February 5, 2007

The "Real" Poem vs. The Fake Poem

That is, even if we could discover what the poem meant to its author or its original audience, we still would not have discovered the full range of the "legitimate" meanings of the poem. In short, the "real" poem, in this argument, is not the poem in the author's mind at the moment of creation, so there is little point in searching for that mind or that moment.
Donald Keesey (Contexts for Criticism)

The "real" poem: The poem that is presented to the audience for approval or disapproval.

The fake poem: The poem that is understood by the audience in the fashion that the poet intended. The poem that is deciphered down to the point that there is nothing more to be learned from it. (Side note - if a poem gets to the point where its fake-ness cannot be deigned, it probably wasn't a very good poem to begin with.) (Side side note - To the poet, I have a feeling that every draft until the final draft of all their work is fake.)

The battle: Is it what the audience thinks the poem is, or what the author wanted the audience to think the poem is?

Which side do you choose?

I'm on the side of the "real" poem. (Note the prejudice of the name and sides of the battle.) I don't think that what the poet wanted his or her audience to get out of the poem is what really matters. I think what matters is what the audience actually gets out of it. After all, the audience are the people reading it. When the audience reads it shouldn't matter. If the audience of the poet's lifetime read it and loved it - good for the poet. If the audience of the poet's lifetime read it and hated it - not so good for the poet. But if the audience surpassing the author's lifetime read it and see the beauty of the linguistics - that is a "real" poem.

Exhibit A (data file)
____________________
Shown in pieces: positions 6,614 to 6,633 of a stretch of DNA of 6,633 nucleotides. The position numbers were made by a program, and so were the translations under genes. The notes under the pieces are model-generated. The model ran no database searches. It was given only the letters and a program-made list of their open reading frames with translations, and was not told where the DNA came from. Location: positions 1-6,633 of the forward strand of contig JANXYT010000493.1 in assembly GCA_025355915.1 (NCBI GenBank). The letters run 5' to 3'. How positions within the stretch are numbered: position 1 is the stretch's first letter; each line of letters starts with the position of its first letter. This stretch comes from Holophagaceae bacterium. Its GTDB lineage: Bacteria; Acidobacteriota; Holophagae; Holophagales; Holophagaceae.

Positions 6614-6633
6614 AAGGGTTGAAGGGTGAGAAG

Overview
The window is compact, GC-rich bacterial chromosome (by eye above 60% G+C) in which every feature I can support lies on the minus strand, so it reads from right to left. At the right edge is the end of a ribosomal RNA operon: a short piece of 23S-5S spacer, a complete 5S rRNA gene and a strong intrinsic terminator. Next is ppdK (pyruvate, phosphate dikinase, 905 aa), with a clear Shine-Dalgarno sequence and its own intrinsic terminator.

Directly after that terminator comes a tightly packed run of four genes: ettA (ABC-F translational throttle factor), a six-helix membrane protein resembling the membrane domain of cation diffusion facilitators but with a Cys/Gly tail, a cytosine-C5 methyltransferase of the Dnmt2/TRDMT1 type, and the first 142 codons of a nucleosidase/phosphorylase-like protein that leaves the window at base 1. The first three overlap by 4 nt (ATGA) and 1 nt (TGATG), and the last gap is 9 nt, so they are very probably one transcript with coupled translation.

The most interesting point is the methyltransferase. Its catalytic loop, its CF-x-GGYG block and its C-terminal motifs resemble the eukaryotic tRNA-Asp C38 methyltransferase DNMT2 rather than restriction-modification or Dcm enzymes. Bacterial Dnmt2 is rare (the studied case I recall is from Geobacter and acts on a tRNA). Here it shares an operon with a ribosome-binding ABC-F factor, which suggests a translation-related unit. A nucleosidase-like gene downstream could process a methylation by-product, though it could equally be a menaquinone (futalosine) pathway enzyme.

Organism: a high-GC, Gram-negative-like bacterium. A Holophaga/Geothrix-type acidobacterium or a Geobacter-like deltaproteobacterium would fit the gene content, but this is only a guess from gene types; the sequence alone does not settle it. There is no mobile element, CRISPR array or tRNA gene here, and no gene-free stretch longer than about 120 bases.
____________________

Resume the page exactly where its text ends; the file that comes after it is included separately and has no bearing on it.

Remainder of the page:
In defense of the fake poem however, what the poet did with the poem does indeed matter. I just think it stops there. The poet wrote (past tense) the poem. The audience reads (present tense) the poem. So it is a question of which has more value, the past or the present; and that is a matter of opinion.

Posted by Diana Geleskie at February 5, 2007 12:32 PM | TrackBack

I think you made a very great argument for both the real and fake poem.
I am going to agree with you a little.
I do think that the authors intentions are semi-important but not in a reader interpretting the work in their own opinon. I also think that sometimes readers and critics look to much into the intent when trying to interpret the work.

Posted by: Denamarie at February 5, 2007 10:04 PM

It isn't just that the whole thing is a matter of opinion, it also matters how well you defend that opinion and how many other people have the same opinion. And even if you are in favor of basing value on what the reader is actually reading, that doesn't mean that studying what the poet might have been trying to say can't and won't be insightful for the reader in determining the present value.

Posted by: Lorin at February 8, 2007 8:35 AM
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